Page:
From auto tagging on Facebook to self-driving cars, image recognition technology as it exists today is still in its beginning phases, experts say — and will soon change the way users and corporations interact with the physical world. VOA's Ramon Taylor reports.
    Video

    Video Image Recognition Market Seen Doubling by 2020

    From auto tagging on Facebook to self-driving cars, image recognition technology as it exists today is still in its beginning phases, experts say — and will soon change the way users and corporations interact with the physical world. VOA's Ramon Taylor reports.
    Video

    Video Child Labor in Afghanistan Remains a Problem

    With war still raging in Afghanistan, the country also faces the problem of child labor as families put their school-age children to work to help make ends meet. But, thanks to VOA's Afghan Service, two families whose children had been working in a brick-making factory - to earn their livings and pay off family debts - now have a new lease on life. Zabihullah Ghazi reports.
    Video

    Video Kurdish Troops Recount Firefight Which Killed US Navy SEAL

    A U.S. Navy SEAL killed Tuesday, when Islamic State fighters punched through Kurdish lines in northern Iraq, was part of a quick reaction force sent to extract other U.S. troops trapped by the surprise offensive. VOA's Kawa Omar spoke with Kurdish troops in the town of Telskuf -- the scene of what U.S. officials called a "dynamic firefight."
    Video

    Video British Lawmakers Warn EU Exit Talks Could Last A Decade

    Leaving the European Union would mean difficult negotiations that could take years to complete, according to a bipartisan group of British lawmakers. While the group did not recommend a vote either way, the lawmakers noted trade deals between the EU and non-EU states take between four and nine years on average. Henry Ridgwell reports on the mounting debate over whether Britain should stay or exit the EU as the June vote approaches.
    Video

    Video NASA Astronauts Train for Commercial Space Flights

    Since the last Shuttle flight in 2011, the United States has been relying on Russian rockets to launch fresh crews to the International Space Station. But that may change in the next few years. NASA and several private space companies are developing advanced capsules capable of taking humans into low orbit and beyond. As VOA's George Putic reports, astronauts are already training for commercial spacecraft in flight simulators.
    Video

    Video US Worried Political Chaos in Iraq Will Hurt IS Fight

    The White House is expressing concern about rising political chaos in Iraq and the impact it could have on the fight against the Islamic State. The U.S. says Iraq needs a stable, central government to help push back the group. But some say Baghdad may not have a unified government any time soon. VOA's White House correspondent Mary Alice Salinas reports.
    Video

    Video Press Freedom in Myanmar Fragile, Limited

    As Myanmar begins a new era with a democratically elected government, many issues of the past confront the new leadership. Among them is press freedom in a country where journalists have been routinely harassed or jailed.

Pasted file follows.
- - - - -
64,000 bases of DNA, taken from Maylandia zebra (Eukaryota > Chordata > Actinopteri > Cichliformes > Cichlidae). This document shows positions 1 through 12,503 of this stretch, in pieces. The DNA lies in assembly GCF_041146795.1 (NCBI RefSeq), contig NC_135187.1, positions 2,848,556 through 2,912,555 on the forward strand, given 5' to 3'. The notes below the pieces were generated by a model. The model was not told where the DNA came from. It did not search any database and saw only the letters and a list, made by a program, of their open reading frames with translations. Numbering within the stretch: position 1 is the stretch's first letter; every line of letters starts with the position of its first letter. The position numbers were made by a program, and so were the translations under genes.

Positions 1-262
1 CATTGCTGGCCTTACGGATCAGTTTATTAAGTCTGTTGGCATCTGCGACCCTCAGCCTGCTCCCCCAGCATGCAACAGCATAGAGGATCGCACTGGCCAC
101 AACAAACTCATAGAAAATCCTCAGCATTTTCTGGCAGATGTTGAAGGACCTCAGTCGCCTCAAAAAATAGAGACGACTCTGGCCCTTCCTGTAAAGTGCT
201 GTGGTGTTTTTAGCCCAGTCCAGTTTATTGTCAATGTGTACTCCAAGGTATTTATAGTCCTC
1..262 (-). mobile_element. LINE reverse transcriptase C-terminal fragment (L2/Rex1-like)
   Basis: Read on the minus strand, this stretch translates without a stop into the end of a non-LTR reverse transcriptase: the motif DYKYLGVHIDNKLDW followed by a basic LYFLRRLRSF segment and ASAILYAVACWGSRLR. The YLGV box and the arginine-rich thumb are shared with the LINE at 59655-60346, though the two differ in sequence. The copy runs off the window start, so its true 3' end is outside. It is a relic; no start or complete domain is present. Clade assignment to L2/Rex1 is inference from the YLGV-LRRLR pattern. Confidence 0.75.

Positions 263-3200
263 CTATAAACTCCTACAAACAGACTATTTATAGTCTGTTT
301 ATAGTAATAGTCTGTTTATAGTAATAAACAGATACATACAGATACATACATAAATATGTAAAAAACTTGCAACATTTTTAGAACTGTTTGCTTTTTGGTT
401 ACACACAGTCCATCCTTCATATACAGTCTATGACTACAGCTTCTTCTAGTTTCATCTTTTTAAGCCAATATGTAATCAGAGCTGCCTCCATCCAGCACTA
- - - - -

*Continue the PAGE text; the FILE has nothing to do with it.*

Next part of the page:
Video

    Video Taliban Threats Force Messi Fan to Leave Afghanistan

    A young Afghan boy, who recently received autographed shirts and a football from his soccer hero Lionel Messi, has fled his country due to safety concerns. He and his family are now taking refuge in neighboring Pakistan. VOA's Ayaz Gul reports from Islamabad.
    Video

    Video Major Rubbish Burning Experiment Captures Destructive Greenhouse Gases

    The world’s first test to capture environmentally harmful carbon dioxide gases from the fumes of burning rubbish took place recently in Oslo, Norway. The successful experiment at the city's main incinerator plant, showcased a method for capturing most of the carbon dioxide. VOA’s Deborah Block has more.
    Video

    Video EU Visa Block Threatens To Derail EU-Turkey Migrant Deal

    Turkish citizens could soon benefit from visa-free travel to Europe as part of the recent deal between the EU and Ankara to stem the flow of refugees. In return, Turkey has pledged to keep the migrants on Turkish soil and crack down on those who are smuggling them. Brussels is set to publish its latest progress report Wednesday — but as Henry Ridgwell reports from London, many EU lawmakers are threatening to veto the deal over human rights concerns.
    Video

    Video Tensions Rising Ahead of South China Sea Ruling

    As the Philippines awaits an international arbitration ruling on a challenge to China's claims to nearly all of the South China Sea, it is already becoming clear that regardless of which way the decision goes, the dispute is intensifying. VOA’s Bill Ide has more from Beijing.
    Video

    Video Painting Captures President Lincoln Assassination Aftermath

    A newly restored painting captures the moments following President Abraham Lincoln’s assassination in 1865. It was recently unveiled at Ford’s Theatre in Washington, where America’s 16th president was shot. It is the only known painting by an eyewitness that captures the horror of that fateful night. VOA’s Julie Taboh tells us more about the painting and what it took to restore it to its original condition.

    Special Report

    Adrift The Invisible African Diaspora